All photos by Andrea Paoletti of ArtBlog.

 

Something quite extraordinary is happening at Palazzo Pitti. In an exhibition that audaciously aspires to be “The Ephemeral Museum of Fashion”, the substance stands up to the fifteenth-century setting in a way that charms the visitor, fashionista or not.

Fragile to breaking point, the ivory gown can no longer be restored; at Palazzo Pitti it lies still and immaculate in a glass case, a coffin perhaps, for its last great journey.

 

An unassuming sign marks the entrance to the 18-room and 200-piece show held in the Costume Gallery, now transformed by the Uffizi Galleries into—unbelievably—the only Museum of Fashion in Italy. Realisation duly dawns that a je-ne-sais-quoi star quality, curatorial sleight of hand and international ambition is at work here, all of a masterful calibre rarely glimpsed in Florence’s museums.

 

Frenchman Olivier Saillard is the magician behind the mostra, director of the Palais Galliera, Paris’ foremost fashion museum—his wizardry holds no bars with a revolutionary layout of the halls, the Renaissance flooring plush with runners by Christian Lacroix, unknown labels and designer dresses hung, draped, lovingly laid out and discreetly dangling alongside plastic-wrapped fauteuils, strips of antique picture frames and the omnipresent colour red. Salliard sparks a discussion about how fashion can work in a museum setting, challenging the concept that the removal of the body silences the garment, or as he states in the tasteful exhibition pamphlet, “By resisting a certain kind of solemn and established museum setting, we wanted to prevent the staging of the works in the course of a temporary and ephemeral installation. Strictly speaking, there are no fashion museums in Italy. There are, on the other hand, many museums that can be considered the most beautiful in the world.”

 

Feathers are the focus of the opening room, titled “Sleeves are the wings of the heart”, showing an impressive fan in albatross and swan plumes by E. Cléray and a fluid Lanvin evening gown. Then the viewer moves on to hair, from wigs to wires, felt and fringes, before being greeted by the sumptuous red room deconstructed with capsized chairs and gowns structured in formal display cases by Ferré and Yamamoto, as well as unlabelled fans and Ferragamo sandals. “Clouds of faille” are the next delight: a shot pink and ivory taffeta vision by Christian Lacroix enveloped in a plastic bubble. The wedding dress, one of the designer’s earliest made in 1987, once concealed a handwritten note from the couturier to his client: “For Pia de Brantes, this first Lacroix dress. May it bring us happiness. Peace & Love”.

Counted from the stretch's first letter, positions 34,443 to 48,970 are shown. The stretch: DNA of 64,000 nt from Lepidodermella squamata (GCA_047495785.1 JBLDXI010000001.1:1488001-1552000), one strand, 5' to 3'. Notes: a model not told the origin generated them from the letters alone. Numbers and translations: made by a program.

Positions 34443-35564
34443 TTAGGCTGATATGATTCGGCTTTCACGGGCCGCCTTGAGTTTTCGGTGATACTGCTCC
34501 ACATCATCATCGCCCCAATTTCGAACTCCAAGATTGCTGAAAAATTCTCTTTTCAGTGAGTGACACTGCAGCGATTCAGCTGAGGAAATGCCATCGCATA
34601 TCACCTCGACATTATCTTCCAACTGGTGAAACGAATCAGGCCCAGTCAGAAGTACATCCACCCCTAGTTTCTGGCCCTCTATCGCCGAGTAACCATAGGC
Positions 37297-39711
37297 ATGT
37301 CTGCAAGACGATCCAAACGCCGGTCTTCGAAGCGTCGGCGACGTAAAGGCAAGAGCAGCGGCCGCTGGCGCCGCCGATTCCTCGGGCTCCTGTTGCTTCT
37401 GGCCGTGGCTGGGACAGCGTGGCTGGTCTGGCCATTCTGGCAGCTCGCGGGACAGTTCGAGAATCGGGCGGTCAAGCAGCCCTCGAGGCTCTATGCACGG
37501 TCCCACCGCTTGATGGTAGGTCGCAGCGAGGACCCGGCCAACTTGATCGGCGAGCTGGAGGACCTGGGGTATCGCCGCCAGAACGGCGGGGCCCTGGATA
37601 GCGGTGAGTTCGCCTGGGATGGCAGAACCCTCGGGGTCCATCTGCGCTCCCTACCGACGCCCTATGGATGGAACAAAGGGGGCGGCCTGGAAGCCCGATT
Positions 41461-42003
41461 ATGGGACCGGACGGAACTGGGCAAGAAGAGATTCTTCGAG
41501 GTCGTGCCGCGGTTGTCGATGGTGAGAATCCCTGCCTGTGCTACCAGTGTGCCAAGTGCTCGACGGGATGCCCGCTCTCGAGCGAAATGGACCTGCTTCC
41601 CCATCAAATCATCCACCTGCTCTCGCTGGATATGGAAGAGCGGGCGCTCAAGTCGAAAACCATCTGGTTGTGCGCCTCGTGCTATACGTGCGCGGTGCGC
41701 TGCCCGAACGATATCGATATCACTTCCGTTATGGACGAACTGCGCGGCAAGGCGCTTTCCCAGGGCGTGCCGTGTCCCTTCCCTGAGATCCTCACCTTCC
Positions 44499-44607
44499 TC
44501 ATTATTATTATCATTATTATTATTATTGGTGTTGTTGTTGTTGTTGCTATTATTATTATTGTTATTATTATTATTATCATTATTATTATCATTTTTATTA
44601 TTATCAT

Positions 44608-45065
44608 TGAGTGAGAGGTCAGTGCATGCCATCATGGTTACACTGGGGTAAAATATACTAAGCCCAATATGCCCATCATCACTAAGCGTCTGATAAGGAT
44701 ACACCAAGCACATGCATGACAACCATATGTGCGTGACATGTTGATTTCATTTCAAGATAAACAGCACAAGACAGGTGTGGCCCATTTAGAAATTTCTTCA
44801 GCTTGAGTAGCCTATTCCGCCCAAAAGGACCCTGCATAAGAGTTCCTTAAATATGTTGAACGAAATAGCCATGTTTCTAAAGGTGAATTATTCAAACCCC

“Makeup and illusion”, “The blues of the sky” and “Ephemeral green” continue the mesmerizing time travel into the fleeting eternity of fashion before we encounter cast-off clothing, a 2003 John Galliano number in gabardine, silk chiffon and – again – feathers, a French “Polonaise” dress dating to around 1884 and 2013 men’s ready to wear by Bernhard Willheim, “shadows of the memory of those who have loved them” (exhibition pamphlet).

 

An entire hall dwells on the “threat of light”, dark garments with ghostly nuances of violet by Versace, Issey Miyake and Grès hang beside a light-filled window vaunting Dolce & Gabbana, Yves Saint Laurent, Chanel and other unknown yet luxuriant treasures.

 

The ephemeral appears softly in the final public appearance of a weighted silk negligée by Madeleine Vionnet. Fragile to breaking point, the ivory gown can no longer be restored; at Palazzo Pitti it lies still and immaculate in a glass case, a coffin perhaps, for its last great journey.

 

 

The Ephemeral Museum of Fashion

Until October 22, 2017

Museo della Moda e del Costume, Palazzo Pitti, Florence

Tickets cost 8.50 euro for adults, including the Palatine Gallery, Royal Apartments and the Gallery of Modern Art.

Closed Mondays

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